Tuesday, May 8, 2012

Air Pockets

Open most histories of the stock market crash of 1929, and your eyes will eventually come across the phrase "air pockets", referring to sudden and unexpected whooshes downward by stocks that quickly recovered, but that left traders increasingly nervous.

The phrase was much used in discussion of the market prior to the crash.

I am not in any way predicting a new 1929-style crash. Markets today aren't the markets then. Stocks exist in a totally different universe than they did eight decades ago.

But, I think a case can be made that we're in a market environment that is filled with air pockets. And like the traders of 1929, it makes me nervous.

Case in point. Zacks added 50 stocks to its top-buy list today. The list is based on a compilation of analyst opinion. So these are stocks that analysts think well of.

As of this writing, about 1 p.m. Eastern, 26 of those stocks are down more than 1% from the prior day's close. Nine of them are down more than 3%, and three are down more than 7%.

Nineteen stocks out of the 50 are showing intra-day declines.

I started work today with the full intention of analyzing two stocks -- the most bullish charts from yesterday and today.

Yesterday's top pick, Whole Foods Market (WFM), is down 1.8% from yesterday's close. It is one of 21 stocks, out of 38 added to the Zacks top-buy list, to be down more than 1% so far today.

The S&P 500, which showed a lower low -- the start of a downtrend -- in futures trading on Sunday, made it official on the index today by dropping to 1347.75, so far. (See my discussion Monday of the after-hours low.)

On the index chart, the swing high is 1422.38 on April 2, the first correction low is 1357.38 on April 10, the lower high is 1415.32 on May 1, and the lower low today is at the least 1347.75.

It's an extremely clear pattern, with no ambiguity.

Yet it is early days still. One of my mentors in trading was fond of saying, "One day does not a trend make."

Bottom line: I'm not doing chart scans or analyses until I understand the trend the better. I mean, there's no point. I'm certainly not going to open a new bull position in this market. I'm keeping my focus on mitigating the damage.

For the future, if the downtrend continues then I'll need to switch to analyzing bearish stocks. That's not my favorite way of trading, by far. Bearish trades are limited to stocks having options or to short sales, which have a carrying charge.

Also, a falling stock suggests that there are problems within the company, and companies with problems sometimes fail, taking their stocks and options with them down to zero. I've had that happen to me once. Thank you, PSI. Never again.

Absent a working crystal ball, the smart trader follows the market. And that I shall do, when I understand more clearly what path I'm following.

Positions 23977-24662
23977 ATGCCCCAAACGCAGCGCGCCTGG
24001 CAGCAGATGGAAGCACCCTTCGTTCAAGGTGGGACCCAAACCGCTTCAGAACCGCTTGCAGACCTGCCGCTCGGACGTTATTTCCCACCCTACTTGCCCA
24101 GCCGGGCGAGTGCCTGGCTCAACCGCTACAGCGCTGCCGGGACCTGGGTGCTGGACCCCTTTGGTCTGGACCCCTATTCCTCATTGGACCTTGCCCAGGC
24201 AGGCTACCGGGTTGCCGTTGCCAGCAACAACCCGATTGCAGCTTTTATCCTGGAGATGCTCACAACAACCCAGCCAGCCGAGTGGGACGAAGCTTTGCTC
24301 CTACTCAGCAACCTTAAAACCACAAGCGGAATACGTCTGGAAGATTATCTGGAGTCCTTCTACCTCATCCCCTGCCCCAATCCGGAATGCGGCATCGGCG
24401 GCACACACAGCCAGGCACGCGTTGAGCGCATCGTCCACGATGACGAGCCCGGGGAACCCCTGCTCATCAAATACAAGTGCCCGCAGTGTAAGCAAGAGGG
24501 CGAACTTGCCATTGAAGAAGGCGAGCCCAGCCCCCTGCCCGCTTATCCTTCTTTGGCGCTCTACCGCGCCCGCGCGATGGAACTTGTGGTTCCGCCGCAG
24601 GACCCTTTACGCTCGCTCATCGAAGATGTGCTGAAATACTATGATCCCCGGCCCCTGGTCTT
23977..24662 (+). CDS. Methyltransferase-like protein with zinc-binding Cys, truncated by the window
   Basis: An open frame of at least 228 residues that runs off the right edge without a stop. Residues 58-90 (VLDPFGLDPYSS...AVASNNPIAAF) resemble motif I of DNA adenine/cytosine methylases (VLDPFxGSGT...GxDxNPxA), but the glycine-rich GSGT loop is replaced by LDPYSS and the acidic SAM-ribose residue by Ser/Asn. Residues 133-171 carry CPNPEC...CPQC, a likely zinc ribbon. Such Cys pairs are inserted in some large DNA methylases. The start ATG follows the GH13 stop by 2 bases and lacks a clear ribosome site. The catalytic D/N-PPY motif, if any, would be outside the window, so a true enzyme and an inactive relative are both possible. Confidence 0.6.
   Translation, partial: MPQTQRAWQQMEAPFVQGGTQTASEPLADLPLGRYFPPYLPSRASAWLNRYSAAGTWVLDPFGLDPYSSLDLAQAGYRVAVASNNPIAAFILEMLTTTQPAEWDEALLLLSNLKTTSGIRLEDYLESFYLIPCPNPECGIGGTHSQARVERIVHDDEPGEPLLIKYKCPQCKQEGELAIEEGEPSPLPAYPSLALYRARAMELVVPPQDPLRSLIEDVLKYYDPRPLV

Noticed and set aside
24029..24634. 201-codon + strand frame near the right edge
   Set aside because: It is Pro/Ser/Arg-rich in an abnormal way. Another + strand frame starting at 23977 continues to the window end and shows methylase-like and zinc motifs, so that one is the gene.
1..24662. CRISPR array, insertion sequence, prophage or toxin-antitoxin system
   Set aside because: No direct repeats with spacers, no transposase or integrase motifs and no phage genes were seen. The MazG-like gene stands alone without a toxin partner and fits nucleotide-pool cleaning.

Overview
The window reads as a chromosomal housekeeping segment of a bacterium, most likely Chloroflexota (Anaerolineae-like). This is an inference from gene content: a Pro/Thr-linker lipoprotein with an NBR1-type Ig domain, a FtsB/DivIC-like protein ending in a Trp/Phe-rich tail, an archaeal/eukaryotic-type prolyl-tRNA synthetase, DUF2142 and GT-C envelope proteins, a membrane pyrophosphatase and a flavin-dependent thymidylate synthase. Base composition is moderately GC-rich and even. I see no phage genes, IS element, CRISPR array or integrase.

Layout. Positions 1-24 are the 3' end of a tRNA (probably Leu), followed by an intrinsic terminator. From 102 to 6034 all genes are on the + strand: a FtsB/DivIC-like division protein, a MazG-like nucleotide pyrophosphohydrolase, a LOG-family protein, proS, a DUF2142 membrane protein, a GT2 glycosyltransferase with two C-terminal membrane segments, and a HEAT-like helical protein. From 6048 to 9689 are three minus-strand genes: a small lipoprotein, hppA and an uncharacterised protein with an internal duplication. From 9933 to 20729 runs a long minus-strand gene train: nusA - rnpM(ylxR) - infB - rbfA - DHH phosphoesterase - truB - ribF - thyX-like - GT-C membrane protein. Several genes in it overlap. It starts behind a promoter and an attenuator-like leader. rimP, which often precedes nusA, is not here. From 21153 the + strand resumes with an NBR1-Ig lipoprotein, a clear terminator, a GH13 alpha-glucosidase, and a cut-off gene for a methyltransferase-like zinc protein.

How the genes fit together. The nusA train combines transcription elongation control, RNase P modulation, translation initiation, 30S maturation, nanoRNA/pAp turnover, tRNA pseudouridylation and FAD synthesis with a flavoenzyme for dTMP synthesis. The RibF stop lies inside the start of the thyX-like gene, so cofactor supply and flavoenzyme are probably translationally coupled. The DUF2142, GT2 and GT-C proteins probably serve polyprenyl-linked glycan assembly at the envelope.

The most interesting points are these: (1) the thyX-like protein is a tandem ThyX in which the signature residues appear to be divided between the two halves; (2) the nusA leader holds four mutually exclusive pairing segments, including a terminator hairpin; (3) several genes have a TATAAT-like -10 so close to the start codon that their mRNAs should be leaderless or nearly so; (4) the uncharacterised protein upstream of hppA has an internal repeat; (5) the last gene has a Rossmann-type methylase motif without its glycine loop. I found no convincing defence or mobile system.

Long term, on the weekly chart, the S&P 500 remains in an uptrend. It would take a decline below  1074.77, a level set last October, to indicate a downtrend in the making. 

That would be a 24% decline from the swing high, and I think all traders would have headed for the lifeboats long before, leaving only the buy-and-hold 401(k) and IRA crowd to go down with the ship.

For my own account, I've been reducing my theta negative positions. These are options spreads whose value is eroded by the passage of time. Examples of such spreads are long vertical spreads, such as bull call spreads and bear put spreads. 

My theta positive positions, which gain value with the passage of time, remain in place. 

My diagonal spreads, which work much like covered calls, remain in place. These sorts of constructions have a short component which is theta positive and which expires within a month, and a long component which is theta negative and which expires six months or so out in the case of a new diagonal spread, or which never expires in the case of a covered call.

The long components of my diagonal spreads were all insured when they were opened as I bought out-of-the-money covered puts, and are protected further by the premiums earned from selling the short components.

So my diagonal spreads will remain in place for now.

Note: In this discussion, "yesterday" refers to Monday, May 7.

I screened the stocks using a tourney bracket with a one-month daily chart and a three-day half-hour chart, and then turned to a five-year weekly chart for the broad context in analyzing the bracket winner. See my essay "10,000 Charts" for a discussion of my screening methods.

Tim Bovee, Private Trader tracks the analysis and trades of a private trader for his own accounts. Nothing in this blog constitutes a recommendation to buy or sell stocks, options or any other financial instrument. The only purpose of this blog is to provide education and entertainment.

No trader is ever 100 percent successful in his or her trades. Trading in the stock and option markets is risky and uncertain. Each trader must make trading decision decisions for his or her own account, and take responsibility for the consequences.

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